Artichokes are not like other vegetables whether it in form, taste, cultivating and even storing. You can’t just pop them in the fridge and cook them whenever you feel like it. Although they can be packed and stored away, there are a number of things you should know about if you want to have stored but edible artichokes.
Top on the list: you cannot store raw artichokes. You can only freeze them after they have been cooked. If you do, they will lose their green color and will have poor taste when you finally cook them.
To prepare whole artichokes for storing, take out all the outer leaves including the choke. Wash in cold water and remove excess water. Then, blanch the artichokes in half a cup of lemon juice, a tablespoon of ascorbic acid and two quarts of water. This will avoid discoloration.
Blanch for three up to five minutes. Larger artichokes will have to be blanched a little longer. After that, put artichokes on a towel to dry.
You can use tray packs or dry packs to freeze artichokes. When using tray packs, place the artichokes on cookie sheets facing side up. If you plant to use dry packs, transfer the artichokes in a container that is vapor resistant and will not crack under low temperatures. Also make sure not to pack them too tightly together.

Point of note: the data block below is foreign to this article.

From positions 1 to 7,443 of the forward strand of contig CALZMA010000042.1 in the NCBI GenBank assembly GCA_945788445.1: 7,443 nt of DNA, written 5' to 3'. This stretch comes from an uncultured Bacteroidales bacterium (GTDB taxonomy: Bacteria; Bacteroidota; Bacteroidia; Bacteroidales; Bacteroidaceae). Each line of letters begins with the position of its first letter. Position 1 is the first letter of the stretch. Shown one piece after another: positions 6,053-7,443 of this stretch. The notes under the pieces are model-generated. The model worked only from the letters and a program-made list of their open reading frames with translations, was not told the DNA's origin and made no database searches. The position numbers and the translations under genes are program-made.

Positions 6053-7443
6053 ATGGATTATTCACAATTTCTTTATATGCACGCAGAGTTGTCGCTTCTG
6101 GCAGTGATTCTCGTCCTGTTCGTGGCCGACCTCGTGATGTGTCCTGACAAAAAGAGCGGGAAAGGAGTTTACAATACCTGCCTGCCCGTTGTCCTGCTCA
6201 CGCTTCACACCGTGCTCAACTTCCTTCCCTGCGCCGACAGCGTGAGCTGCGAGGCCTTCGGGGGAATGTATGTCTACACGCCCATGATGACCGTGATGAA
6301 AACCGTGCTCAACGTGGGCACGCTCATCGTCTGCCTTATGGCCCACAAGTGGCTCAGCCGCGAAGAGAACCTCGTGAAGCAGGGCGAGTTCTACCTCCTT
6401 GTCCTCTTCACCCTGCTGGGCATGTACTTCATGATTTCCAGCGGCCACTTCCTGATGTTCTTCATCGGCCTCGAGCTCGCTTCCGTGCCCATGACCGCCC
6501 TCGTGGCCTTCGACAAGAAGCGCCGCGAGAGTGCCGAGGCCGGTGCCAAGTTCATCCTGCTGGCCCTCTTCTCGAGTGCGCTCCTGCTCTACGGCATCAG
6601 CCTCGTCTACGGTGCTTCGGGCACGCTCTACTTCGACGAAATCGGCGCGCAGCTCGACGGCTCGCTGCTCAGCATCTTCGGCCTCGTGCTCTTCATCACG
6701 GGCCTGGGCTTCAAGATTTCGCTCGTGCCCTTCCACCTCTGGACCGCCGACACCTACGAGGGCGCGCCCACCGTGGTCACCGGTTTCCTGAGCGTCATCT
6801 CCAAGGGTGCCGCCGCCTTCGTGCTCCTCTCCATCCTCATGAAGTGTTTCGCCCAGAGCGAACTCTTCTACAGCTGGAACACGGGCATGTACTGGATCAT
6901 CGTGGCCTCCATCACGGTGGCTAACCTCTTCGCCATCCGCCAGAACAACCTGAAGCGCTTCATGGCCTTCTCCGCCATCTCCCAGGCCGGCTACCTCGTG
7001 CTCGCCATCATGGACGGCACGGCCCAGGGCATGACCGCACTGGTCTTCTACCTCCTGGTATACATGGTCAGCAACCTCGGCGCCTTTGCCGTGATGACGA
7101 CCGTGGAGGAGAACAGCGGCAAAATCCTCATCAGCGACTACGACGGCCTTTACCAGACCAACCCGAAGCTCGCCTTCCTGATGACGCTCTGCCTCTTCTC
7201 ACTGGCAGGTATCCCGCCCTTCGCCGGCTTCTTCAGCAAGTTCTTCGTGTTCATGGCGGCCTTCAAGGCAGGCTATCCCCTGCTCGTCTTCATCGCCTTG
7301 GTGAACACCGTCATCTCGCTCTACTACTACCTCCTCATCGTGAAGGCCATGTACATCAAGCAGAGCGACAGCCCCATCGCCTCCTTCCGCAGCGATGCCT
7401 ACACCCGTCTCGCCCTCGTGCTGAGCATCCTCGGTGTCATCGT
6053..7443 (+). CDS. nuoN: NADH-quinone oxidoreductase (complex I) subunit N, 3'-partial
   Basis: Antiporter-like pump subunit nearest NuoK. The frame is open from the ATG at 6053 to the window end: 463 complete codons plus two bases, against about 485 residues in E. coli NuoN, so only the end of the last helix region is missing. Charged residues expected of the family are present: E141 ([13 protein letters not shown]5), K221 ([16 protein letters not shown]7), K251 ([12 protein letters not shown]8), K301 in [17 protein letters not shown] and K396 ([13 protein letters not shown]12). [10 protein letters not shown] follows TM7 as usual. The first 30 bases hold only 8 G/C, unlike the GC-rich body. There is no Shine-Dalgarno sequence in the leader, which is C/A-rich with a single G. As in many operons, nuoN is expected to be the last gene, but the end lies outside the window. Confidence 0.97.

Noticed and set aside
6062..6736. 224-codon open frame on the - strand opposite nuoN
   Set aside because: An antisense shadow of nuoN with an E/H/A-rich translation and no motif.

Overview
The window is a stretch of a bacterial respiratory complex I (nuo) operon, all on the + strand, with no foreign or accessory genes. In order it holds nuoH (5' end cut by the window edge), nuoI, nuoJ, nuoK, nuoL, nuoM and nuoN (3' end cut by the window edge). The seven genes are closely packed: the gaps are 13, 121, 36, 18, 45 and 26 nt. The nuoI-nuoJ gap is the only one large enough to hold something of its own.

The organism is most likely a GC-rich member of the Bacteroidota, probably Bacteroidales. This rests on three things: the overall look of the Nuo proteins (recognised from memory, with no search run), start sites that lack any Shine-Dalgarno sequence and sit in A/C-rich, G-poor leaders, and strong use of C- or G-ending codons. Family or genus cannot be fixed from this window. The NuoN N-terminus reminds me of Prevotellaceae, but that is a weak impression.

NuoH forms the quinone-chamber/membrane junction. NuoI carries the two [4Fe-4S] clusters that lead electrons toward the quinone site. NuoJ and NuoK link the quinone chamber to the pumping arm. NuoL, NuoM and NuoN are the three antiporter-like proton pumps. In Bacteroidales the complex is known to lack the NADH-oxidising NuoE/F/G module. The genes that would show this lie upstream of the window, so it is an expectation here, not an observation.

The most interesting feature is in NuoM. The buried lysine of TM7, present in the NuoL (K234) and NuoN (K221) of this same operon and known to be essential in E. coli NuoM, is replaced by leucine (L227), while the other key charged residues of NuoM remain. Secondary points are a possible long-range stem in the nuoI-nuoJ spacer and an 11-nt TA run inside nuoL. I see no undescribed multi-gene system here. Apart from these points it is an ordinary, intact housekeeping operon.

Artichokes that had been steamed can be wrapped in heavy-duty foil as well and be placed in freeze-grade plastic bags for freezing.
Frozen under 0ºF, your artichoke should last from six to eight months.
You can store fresh artichokes but it comes with a couple of warnings and instructions:
Do not cut or rinse the artichoke prior to storing. Instead, just sprinkle them with a little water before placing them in a plastic bag that is airtight. Seal the bag.
Artichokes stored this way should last from three up to five days.
However, if you really want real fresh artichokes, they should be used immediately after purchase.
Tags: Storing Artichokes